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Friend in ministry,

My last post was in regards to pursuing rest in our ministry lives and understanding that it is as important– even more important– than our activity. While meditation and prayer are typical ways to pursue rest, sometimes it’s helpful to go outside our typical religious patterns and spiritual disciplines. I want to share with you one way I did this lately.

I discovered the Shrine of Christ’s Passion in St. John, Indiana. It’s a large garden of forty life-size statues depicting the events of the Crucifixion, from passover to the Ascension. As I walked the mile-long path, I found myself becoming part of the story– Christ’s story.

As I inferred in my last post, my work on my book has become ministry as I have become a part of these women’s joys and sorrows in their ministries. It has been my honor to be invited into their stories.

Come along with me as I show you a different way to become part of the Biblical story– through my photos. Christ invites us to become a part of His story. Choose to understand the story differently, perhaps through the perspective of a person who encounters Christ along the way to Calvary.

And, at the end, through the faith and spiritual understanding He awakens in us, we worship in truth and triumph. May these photos invite you into worship today.

P.S. The photos are mine. I’m honored if you want to share them with someone else. Please go right ahead or share this post.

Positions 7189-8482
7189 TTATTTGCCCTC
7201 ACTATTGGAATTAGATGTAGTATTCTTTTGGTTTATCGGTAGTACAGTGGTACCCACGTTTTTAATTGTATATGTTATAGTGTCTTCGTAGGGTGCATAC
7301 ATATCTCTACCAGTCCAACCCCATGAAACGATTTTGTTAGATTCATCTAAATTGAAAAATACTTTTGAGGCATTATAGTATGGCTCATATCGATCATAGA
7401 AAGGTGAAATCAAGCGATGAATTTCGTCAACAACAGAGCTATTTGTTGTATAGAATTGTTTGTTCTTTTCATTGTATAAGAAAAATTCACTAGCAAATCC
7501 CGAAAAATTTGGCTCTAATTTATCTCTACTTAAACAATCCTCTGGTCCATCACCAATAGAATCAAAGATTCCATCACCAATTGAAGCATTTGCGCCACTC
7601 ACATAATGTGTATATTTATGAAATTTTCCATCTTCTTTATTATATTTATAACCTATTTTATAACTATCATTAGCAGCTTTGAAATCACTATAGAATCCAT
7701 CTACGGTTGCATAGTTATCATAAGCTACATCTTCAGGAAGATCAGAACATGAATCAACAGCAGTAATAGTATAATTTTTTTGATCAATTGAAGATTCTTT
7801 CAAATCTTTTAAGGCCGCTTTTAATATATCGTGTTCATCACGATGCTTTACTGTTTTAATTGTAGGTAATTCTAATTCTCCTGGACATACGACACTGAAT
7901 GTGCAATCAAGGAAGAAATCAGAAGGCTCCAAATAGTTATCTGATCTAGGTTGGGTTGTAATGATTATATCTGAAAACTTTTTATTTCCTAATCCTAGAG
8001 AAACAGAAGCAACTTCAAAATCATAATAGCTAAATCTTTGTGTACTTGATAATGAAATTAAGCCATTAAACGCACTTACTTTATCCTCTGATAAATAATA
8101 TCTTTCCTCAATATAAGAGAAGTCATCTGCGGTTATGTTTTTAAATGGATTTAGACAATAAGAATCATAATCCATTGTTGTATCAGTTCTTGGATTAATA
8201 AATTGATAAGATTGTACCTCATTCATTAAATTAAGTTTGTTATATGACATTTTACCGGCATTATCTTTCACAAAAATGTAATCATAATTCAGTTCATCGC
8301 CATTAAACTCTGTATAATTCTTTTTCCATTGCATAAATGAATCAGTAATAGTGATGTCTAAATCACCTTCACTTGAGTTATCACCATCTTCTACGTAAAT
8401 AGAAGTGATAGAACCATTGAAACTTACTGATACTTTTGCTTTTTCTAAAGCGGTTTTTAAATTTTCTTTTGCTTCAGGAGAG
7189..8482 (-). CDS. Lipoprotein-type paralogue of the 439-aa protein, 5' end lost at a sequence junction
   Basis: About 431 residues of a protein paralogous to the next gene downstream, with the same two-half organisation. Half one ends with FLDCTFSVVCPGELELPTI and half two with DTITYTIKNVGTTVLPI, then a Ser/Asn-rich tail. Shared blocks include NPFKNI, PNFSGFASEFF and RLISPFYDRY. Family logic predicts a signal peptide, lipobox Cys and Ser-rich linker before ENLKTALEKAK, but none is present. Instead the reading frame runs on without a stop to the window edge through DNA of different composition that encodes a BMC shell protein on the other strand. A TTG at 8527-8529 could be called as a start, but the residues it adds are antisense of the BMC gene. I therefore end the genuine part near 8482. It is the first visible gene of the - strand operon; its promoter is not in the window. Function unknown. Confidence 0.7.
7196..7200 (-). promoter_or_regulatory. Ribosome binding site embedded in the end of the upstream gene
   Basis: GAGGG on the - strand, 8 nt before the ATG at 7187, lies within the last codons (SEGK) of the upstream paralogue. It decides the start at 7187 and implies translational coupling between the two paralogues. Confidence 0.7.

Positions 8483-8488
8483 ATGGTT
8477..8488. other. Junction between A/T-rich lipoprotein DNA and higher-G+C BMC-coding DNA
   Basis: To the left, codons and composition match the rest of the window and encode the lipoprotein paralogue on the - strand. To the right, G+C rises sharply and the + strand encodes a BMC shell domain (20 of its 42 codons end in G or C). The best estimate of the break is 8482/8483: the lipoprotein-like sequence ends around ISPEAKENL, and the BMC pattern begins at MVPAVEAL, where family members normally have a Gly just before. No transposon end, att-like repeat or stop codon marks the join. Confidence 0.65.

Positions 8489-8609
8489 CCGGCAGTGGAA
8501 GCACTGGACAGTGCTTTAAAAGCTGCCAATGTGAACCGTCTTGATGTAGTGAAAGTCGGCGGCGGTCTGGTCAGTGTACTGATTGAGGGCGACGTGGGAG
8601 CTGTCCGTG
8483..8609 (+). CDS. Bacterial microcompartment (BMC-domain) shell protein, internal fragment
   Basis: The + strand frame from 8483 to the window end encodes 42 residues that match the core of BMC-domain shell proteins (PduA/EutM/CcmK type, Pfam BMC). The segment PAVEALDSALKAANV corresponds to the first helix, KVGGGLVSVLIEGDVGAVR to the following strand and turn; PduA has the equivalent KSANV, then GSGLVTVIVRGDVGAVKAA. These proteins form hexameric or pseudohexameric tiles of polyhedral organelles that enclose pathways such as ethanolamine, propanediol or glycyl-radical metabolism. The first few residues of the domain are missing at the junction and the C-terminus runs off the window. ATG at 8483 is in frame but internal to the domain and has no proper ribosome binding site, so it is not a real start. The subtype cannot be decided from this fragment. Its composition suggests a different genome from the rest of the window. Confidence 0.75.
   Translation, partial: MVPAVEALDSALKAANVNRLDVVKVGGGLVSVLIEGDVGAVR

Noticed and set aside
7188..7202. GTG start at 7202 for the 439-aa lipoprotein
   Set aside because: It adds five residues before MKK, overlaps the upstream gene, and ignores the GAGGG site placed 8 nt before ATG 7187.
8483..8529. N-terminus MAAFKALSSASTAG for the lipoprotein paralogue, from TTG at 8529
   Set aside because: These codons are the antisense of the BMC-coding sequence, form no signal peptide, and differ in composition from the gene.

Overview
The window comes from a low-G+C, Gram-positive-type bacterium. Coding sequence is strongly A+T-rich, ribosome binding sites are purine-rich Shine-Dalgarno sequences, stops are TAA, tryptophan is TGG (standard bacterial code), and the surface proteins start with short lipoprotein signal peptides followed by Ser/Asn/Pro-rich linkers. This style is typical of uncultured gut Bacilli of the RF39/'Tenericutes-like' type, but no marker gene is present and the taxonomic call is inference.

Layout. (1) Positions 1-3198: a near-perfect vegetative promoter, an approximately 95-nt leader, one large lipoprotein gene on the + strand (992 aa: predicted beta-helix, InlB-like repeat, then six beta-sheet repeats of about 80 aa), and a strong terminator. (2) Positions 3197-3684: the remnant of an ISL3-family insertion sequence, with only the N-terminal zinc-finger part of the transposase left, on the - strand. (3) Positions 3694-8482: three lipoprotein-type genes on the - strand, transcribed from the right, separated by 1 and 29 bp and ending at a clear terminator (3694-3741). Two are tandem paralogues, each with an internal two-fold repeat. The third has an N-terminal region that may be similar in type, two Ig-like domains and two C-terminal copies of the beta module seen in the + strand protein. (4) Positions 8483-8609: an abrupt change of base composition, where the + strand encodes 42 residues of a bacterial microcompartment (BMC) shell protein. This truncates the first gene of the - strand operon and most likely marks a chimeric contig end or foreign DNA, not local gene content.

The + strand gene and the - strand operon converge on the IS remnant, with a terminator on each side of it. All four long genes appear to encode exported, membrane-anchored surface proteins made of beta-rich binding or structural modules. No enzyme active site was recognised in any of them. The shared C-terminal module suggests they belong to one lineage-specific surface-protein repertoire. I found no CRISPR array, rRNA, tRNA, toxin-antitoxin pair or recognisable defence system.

1. Our rest begins with worship, as shown through the Passover celebration in the upper room, where Christ transformed the Old Testament tradition into a pre-celebration of His sacrifice. Next, Christ prays in the garden.


2. Despite Pilate’s challenge, Christ doesn’t answer him back. A few words suffice. More were unnecessary.


3. Christ is surrounded by opposition, but He knows the soldiers are merely carrying out orders. He doesn’t react against them.


4. Instead, He focuses on those who are suffering along with Him on His way to Golgotha, like His mother and other women who mourn His suffering.


5. These statues captured Jesus’s humanity and extreme weakness. Simon, full of health and vigor, towered over Christ as he shouldered the cross.


6. The statues of Christ become lower and lower to the ground as He is humiliated, beaten, wounded for our sins.


7. One of the final humiliations, and something I had not thought about much before: Jesus is nearly naked as He dies. This strikes a deep chord in me. Clothing is protective; nakedness is revealing and vulnerable.


8. Christ’s powerlessness in the face of brutality are shown in these two photos of the same statues. And yet, His power, even here, was absolute if He had chosen to use it. He didn’t. He gave it up for us.



9. I chose to photograph the crucifixion more from the repentant thief’s perspective. Here he reaches out for Christ’s forgiveness and redemption, which Christ readily extends. The thief is me as well: I am forgiven… redeemed… brought into Christ’s family! Even here, despite the sadness, there is victory.


10. Jesus dies, a monumental act of God choosing to die for me and for you.


11. Mary’s sacrifice is also complete. She sacrificed her reputation and her old age for her eldest son to fulfill His purpose. Her mourning must have been extreme; and yet, she surely understood there was more to come.


12. Another Mary was chosen to be the one who greeted Jesus first upon His resurrection. With her, we confidently say, “He is risen! He is risen indeed!”


13. But the story doesn’t end there. Fortunately, the group putting together the shrine understood it was essential to include the Ascension. Christ doesn’t stay on earth in a body that would be limited to one place and one group of people. Instead, He returns to heaven so the Spirit can indwell all believers in Him. Now, all believers carry a piece of Christ within them.